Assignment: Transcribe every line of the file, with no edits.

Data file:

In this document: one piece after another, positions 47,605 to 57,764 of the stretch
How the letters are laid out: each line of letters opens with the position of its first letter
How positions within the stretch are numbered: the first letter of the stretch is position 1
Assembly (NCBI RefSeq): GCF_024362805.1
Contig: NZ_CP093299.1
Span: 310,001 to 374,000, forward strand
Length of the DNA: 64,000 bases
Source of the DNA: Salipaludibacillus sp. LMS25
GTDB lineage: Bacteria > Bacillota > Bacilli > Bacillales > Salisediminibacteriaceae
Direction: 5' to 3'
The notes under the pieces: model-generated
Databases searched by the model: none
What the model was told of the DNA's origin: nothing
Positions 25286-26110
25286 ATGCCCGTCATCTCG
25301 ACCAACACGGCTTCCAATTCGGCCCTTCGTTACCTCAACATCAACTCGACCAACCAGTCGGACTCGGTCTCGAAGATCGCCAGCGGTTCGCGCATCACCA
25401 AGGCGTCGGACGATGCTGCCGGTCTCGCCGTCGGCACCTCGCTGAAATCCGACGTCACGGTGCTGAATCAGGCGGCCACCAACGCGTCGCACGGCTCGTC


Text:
In this document: one piece after another, positions 47,605 to 57,764 of the stretch
How the letters are laid out: each line of letters opens with the position of its first letter
How positions within the stretch are numbered: the first letter of the stretch is position 1
Assembly (NCBI RefSeq): GCF_024362805.1
Contig: NZ_CP093299.1
Span: 310,001 to 374,000, forward strand
Length of the DNA: 64,000 bases
Source of the DNA: Salipaludibacillus sp. LMS25
GTDB lineage: Bacteria > Bacillota > Bacilli > Bacillales > Salisediminibacteriaceae
Direction: 5' to 3'
The notes under the pieces: model-generated
Databases searched by the model: none
What the model was told of the DNA's origin: nothing
Positions 25286-26110
25286 ATGCCCGTCATCTCG
25301 ACCAACACGGCTTCCAATTCGGCCCTTCGTTACCTCAACATCAACTCGACCAACCAGTCGGACTCGGTCTCGAAGATCGCCAGCGGTTCGCGCATCACCA
25401 AGGCGTCGGACGATGCTGCCGGTCTCGCCGTCGGCACCTCGCTGAAATCCGACGTCACGGTGCTGAATCAGGCGGCCACCAACGCGTCGCACGGCTCGTC